Before talking about Pathwork, let’s begin with a few framing questions such as, “What is spirituality?” and “What is a spiritual path?“
What is spirituality?
There are many definitions of spiritual and spirituality. I am helped by Roger Haight, SJ, theologian, in his very readable book, Spiritual AND Religious – Explorations for Seekers ©2016 . Here Haight defines spirituality as that which is transcendent (beyond direct knowing and understanding of the meaning of the cosmos and independent of the cosmos) and that which gives one a sense of ultimate reality (quoting Haight, his “working definition” of spirituality is, “Spirituality refers to the logic, or character, or consistent quality of a person’s or a group’s pattern of living insofar as it is measured before some ultimate reality.”). I would add that this “ultimate reality” is not really Ultimate Reality but rather one’s sense of ultimate reality. I would further add that this sense of ultimate reality may be conscious or unconscious — both conscious and unconscious aspects of one’s sense of reality influence one’s pattern of living.
In this sense, everyone (from atheist to religionist of every stripe: fundamentalist to mystic, young and old alike) has a spiritual nature — something that consciously or unconsciously informs and guides him or her about an ultimate reality against which his or her life choices are made.
What is a Spiritual Path?
Again there are many definitions, but for me, practically speaking, a spiritual path is that which guides one in life toward ever greater levels of consciousness of, or awareness of, or experience of Ultimate Reality.
A Jungian Framework
I have found that the Jungian framework, described by Robert A. Johnson in his memoir Balancing Heaven and Earth (and of course by many other Jungian authors) to be helpful in describing one’s path through life. In this Jungian framework life passes in two often-overlapping halves.
The task in the first half of life is ego development, and this influences the way one establishes himself or herself within the culture in which one lives. During this first half of life one establishes one’s place in the world: career, marriage, religious roots, financial foundation, house, family, and a base of friendships, organizations and causes with which to affiliate. The second half of life, usually occurring between age 35 and 50, or even later, is where the ego is transcended in some way that brings more meaning to life as well as more consciousness of Ultimate Reality.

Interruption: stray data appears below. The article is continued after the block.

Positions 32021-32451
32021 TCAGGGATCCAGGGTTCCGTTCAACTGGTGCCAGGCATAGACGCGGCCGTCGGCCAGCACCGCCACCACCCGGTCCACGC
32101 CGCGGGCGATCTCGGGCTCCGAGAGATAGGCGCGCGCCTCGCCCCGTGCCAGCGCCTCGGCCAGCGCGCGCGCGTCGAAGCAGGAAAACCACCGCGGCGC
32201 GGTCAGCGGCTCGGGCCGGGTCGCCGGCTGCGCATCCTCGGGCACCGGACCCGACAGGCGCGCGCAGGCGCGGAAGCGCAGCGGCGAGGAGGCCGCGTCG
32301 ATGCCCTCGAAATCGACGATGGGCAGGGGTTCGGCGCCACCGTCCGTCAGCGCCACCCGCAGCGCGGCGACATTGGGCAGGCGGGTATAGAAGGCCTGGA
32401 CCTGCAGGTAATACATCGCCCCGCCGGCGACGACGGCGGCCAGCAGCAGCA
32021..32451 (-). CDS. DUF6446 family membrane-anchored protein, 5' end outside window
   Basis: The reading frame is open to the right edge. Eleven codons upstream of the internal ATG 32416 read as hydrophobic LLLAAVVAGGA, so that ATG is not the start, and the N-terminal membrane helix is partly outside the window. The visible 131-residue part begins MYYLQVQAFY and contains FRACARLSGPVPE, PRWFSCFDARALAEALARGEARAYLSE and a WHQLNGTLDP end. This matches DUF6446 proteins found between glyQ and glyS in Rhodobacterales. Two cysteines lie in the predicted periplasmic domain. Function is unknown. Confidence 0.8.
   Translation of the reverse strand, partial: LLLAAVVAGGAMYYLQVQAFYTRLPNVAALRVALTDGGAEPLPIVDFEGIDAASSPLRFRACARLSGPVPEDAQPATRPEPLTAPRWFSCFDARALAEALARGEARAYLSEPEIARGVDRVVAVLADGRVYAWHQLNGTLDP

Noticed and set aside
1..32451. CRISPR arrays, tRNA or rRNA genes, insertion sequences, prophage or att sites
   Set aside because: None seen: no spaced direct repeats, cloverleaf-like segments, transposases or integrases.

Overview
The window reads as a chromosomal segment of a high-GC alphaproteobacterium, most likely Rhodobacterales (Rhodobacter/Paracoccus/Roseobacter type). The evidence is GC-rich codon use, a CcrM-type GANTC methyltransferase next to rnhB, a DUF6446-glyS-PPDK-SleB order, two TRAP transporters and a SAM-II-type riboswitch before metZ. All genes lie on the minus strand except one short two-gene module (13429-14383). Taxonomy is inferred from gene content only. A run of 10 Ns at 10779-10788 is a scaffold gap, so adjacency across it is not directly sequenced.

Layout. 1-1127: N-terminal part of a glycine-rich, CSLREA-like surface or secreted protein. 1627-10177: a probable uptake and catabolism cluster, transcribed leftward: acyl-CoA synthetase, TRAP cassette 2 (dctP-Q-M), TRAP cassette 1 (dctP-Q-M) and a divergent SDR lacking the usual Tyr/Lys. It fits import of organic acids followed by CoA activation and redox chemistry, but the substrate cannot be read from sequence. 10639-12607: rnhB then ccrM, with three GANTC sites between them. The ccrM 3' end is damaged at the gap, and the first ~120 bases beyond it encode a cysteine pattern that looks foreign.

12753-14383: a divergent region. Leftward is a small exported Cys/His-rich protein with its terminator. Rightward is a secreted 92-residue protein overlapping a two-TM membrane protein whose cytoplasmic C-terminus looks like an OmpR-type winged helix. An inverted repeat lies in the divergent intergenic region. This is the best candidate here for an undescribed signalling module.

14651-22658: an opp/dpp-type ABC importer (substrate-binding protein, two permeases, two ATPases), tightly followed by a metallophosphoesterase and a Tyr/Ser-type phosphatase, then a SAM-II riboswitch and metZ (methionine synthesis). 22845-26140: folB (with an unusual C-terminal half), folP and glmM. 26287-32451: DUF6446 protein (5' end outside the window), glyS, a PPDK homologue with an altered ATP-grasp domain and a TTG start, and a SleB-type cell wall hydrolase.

First half of life — Ego Development
What is the basis of ego development in the first half of life? This is a complex matter, but in general it comes out of childhood and establishes the way the child learns to have patterns of behavior that bring maximum pleasure and avoid pain. For some this involves compliance — fitting into the culture through obedience of authority, performing better than peers, behaviors through which one receives rewards for obedience and punishment or humiliation for not obeying authority or not performing better than others, and so on. The rewards for compliance later in life can be financial and career success, reputation for leadership and talents, and a satisfying family life, etc. For others ego development involves rebellion against the culture, doing one’s own thing, defying authority, and the like. This rebellion, too, can work if one is focused on his or her talents and gifts.
Resources to help guide one through the first half of life include guidance from parents, family, teachers, peer relationships, one’s religious affiliation, etc., and if these are not enough, then life coaches (practical help with life skills or career direction) or psychotherapists (help to overcome debilitating childhood wounds, overcoming relationship issues, addictions, and debilitating depression, and the like) . All of these resources help to ground the person in some modicum of success and satisfaction in the first half of life. The goal in this first half of life is having a “Good Enough” life.
Second half of life — Transcending the Ego — entering the spiritual path
For some people, after building a “Good Enough” life in the first half of life, “something” begins to be unsettled and to move “within” a person, stirring his or her being, “awakening” him or her out of what in retrospect will have seemed to have been “sleepwalking” through life on “automatic pilot” during the first half of life. This “something” that begins to awaken the soul is often experienced as an inner force, a Call, or an intuitive sense of purpose that is being energized and that is somehow “beyond” the meaning and purpose one experienced in the first half of life.
If (and this is a life-changing “IF”) one chooses to follow this inner Call or force, it changes one’s sense of Ultimate Reality forever — what had appeared as real and what had guided one’s life on automatic pilot during the first half of life is no longer perceived as ultimately real. And the big change in the second half of life is coming to see that Ultimate Reality is not some fixed thing one is hoping to eventually perceive and experience, but rather Ultimate Reality is a dynamic, living, endless, ever-growing, ever-changing, ever-expanding, forever unfolding Ultimate Reality! AND Ultimate Reality transcends AND includes all that went “before.” AND since Ultimate Reality is “timeless,” there is no “before,” “present” or “after.” AND no “good” or “evil” in the inherent “Oneness” of Ultimate Reality!